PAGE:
Yes. Of course, many artworks tackle this question, maybe with the same aim. I show the everyday life, in the almost invisible gestures, how agent work functioned. Traumas of the past come to light in the sordidest ways: such is the lack of trust, the paranoia, which is still present in today’s youth. In such a story from the 1960s, we can find ourselves as well.

Scene from the Observers. (c) Krisztina Csányi

How do you think trauma is inherited?

We let it survive in our usual communication. I used to live in Germany for a while when I had an Erasmus scholarship in Munich, and I realized there that I’m full of unrealistic paranoia about how others see me. It’s automatic. I had experiences from Hungary and brought them to a completely different environment to project it to people and situations. German public life and communication culture was much more relaxed than Hungarian was.

Observers also reflects on our smartphone culture, on how easy it is today to observe people. Is it really as scary as you depict it?

Technically, everyone is equipped to observe a given society, but most people don’t really know how this all works. Lack of information leads to conspiration theories. We have to be cautious, for sure. In the 1960s, agent networks were organized through interpersonal relationship; now it’s more like the average person who likes to share information about themselves in social media, and it might shape their relationship to private sphere, reality, and also their expectations related to them.

Hungarian Acacia was performed at plenty of international festivals. What were the reactions?

It debuted at the Off Europa Festival in Leipzig, Dresden and Chemnitz, then in the Basel program of the Swiss Theatre Festival, then in the Theatre Festival of Nitra, and the BOZAR in Brussels. It seemed to me that both the context and the humour of the play was understandable for the foreign audience. You would think that Hungarian Acacia tackles typical Hungarian public topics, but actually, through the symbol of the acacia, it is a general story of creating myths, writing histories. These can be interesting to anyone. After the play, we artists often get the question how we see Hungarian public life. The play will be performed in Budapest in May, and then it continues its journey, to Frankfurt, Munich and Prague.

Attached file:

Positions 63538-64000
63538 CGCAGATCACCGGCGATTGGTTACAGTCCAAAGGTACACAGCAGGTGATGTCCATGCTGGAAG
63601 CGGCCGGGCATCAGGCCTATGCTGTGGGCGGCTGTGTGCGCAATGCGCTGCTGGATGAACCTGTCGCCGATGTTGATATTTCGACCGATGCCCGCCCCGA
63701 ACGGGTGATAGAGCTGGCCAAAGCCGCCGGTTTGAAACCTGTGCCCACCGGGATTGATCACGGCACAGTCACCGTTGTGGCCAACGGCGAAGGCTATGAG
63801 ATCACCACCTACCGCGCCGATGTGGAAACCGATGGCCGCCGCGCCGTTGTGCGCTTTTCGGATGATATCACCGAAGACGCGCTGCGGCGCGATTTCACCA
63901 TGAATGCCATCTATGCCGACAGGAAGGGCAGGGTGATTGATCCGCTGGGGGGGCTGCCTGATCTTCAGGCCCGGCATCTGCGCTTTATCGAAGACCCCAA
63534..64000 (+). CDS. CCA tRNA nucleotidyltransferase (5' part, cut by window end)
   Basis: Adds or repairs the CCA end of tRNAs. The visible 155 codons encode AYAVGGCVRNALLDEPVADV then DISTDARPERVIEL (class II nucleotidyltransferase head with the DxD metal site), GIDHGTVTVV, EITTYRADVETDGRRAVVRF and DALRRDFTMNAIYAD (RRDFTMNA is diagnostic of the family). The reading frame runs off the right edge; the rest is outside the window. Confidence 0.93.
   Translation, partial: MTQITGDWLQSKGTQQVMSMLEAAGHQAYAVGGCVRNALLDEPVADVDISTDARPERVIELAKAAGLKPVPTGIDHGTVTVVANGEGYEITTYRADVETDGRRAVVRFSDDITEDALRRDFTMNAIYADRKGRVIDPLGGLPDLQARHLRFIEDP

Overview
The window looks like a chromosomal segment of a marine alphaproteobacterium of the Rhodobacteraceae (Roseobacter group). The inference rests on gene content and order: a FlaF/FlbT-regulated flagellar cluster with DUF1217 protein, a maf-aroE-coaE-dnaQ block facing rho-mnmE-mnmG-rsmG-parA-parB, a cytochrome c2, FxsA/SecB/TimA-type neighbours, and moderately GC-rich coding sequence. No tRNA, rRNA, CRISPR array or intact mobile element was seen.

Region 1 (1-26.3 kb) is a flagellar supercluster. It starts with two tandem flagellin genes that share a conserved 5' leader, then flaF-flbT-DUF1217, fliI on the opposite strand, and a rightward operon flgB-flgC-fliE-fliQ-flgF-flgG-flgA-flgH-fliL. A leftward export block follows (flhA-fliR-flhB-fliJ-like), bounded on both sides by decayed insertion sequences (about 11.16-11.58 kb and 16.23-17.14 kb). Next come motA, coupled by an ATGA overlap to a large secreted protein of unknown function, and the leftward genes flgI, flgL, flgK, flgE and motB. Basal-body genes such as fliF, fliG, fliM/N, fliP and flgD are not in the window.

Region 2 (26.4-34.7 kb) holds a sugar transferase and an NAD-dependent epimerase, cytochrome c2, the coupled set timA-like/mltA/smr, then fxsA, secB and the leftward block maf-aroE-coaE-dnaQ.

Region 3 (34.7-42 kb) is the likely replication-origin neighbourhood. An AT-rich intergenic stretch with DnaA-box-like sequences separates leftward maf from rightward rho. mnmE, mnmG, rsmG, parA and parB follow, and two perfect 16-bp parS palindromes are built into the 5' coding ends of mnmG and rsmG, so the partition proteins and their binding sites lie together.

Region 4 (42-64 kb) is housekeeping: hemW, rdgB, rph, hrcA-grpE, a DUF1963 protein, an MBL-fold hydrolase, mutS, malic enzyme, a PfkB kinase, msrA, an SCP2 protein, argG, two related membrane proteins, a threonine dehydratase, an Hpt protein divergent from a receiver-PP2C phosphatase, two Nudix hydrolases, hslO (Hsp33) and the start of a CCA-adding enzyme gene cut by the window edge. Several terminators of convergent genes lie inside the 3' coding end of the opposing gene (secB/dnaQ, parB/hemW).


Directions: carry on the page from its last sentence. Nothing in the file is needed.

Scene from the Hungarian Acacia. (c) Krisztina Csányi

As you said, less and less plays are made to discuss public and political topics. What can be the reason for that?

In Hungarian theatrical tradition, classic dramas give the usual basis for creating plays. They can be actualized to reflect on contemporary public life, but not as directly as a contemporary play itself. I guess it is my generation that should initiate more and more play that is set in the present, just like plays organized around certain topics but based on non-literary projects. Public life can also include stories of average people, but if we decide to show society, it often ends up showing politics. Contemporary Hungarian cultural policy doesn’t like when artists show you a mirror. This is also a bad reflex from the times of state socialism, as the main point of democracy is dialogue. In a democracy, artists can be critical, can formulate statements that are not necessarily attacking or colonizing, but are keys for development of society.

You often go to German theatres. What could Hungarian theatre artist learn from their German colleagues?

They have an attitude that anything ‘different’ can broaden our horizon. It’s much more present that directors and actors-actresses think together and create the structure and the text during the rehearsals. There are more working methods, so theatres can offer more forms. And the more diverse is what I see, the easier I can release my own creative fantasy.

You can see Hungarian Acacia on 22 and 23 May 2019, 8 pm, in the Trafó.

Interview: Zsolt Várkonyi

Translation: Zsófia Hacsek